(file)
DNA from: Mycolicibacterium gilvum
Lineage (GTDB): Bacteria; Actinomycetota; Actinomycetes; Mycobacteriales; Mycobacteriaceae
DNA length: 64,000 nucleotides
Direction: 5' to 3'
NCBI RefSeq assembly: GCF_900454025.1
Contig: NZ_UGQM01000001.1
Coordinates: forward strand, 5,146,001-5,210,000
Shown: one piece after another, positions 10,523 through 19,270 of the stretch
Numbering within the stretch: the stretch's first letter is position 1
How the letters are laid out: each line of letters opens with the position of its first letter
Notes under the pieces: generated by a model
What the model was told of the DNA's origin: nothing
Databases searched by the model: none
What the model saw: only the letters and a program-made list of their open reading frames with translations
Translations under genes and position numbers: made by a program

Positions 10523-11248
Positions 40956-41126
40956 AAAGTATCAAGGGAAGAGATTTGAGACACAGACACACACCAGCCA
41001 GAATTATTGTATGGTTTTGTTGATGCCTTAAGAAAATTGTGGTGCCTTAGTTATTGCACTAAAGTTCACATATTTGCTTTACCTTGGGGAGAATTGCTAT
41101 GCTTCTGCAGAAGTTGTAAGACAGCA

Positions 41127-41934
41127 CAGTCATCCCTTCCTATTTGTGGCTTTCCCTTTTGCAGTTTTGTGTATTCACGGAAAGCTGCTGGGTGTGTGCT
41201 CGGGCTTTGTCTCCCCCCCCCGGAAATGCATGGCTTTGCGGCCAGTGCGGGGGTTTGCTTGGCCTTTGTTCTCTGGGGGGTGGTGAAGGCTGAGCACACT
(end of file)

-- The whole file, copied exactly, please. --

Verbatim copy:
DNA from: Mycolicibacterium gilvum
Lineage (GTDB): Bacteria; Actinomycetota; Actinomycetes; Mycobacteriales; Mycobacteriaceae
DNA length: 64,000 nucleotides
Direction: 5' to 3'
NCBI RefSeq assembly: GCF_900454025.1
Contig: NZ_UGQM01000001.1
Coordinates: forward strand, 5,146,001-5,210,000
Shown: one piece after another, positions 10,523 through 19,270 of the stretch
Numbering within the stretch: the stretch's first letter is position 1
How the letters are laid out: each line of letters opens with the position of its first letter
Notes under the pieces: generated by a model
What the model was told of the DNA's origin: nothing
Databases searched by the model: none
What the model saw: only the letters and a program-made list of their open reading frames with translations
Translations under genes and position numbers: made by a program

Positions 10523-11248
Positions 40956-41126
40956 AAAGTATCAAGGGAAGAGATTTGAGACACAGACACACACCAGCCA
41001 GAATTATTGTATGGTTTTGTTGATGCCTTAAGAAAATTGTGGTGCCTTAGTTATTGCACTAAAGTTCACATATTTGCTTTACCTTGGGGAGAATTGCTAT
41101 GCTTCTGCAGAAGTTGTAAGACAGCA

Positions 41127-41934
41127 CAGTCATCCCTTCCTATTTGTGGCTTTCCCTTTTGCAGTTTTGTGTATTCACGGAAAGCTGCTGGGTGTGTGCT
41201 CGGGCTTTGTCTCCCCCCCCCGGAAATGCATGGCTTTGCGGCCAGTGCGGGGGTTTGCTTGGCCTTTGTTCTCTGGGGGGTGGTGAAGGCTGAGCACACT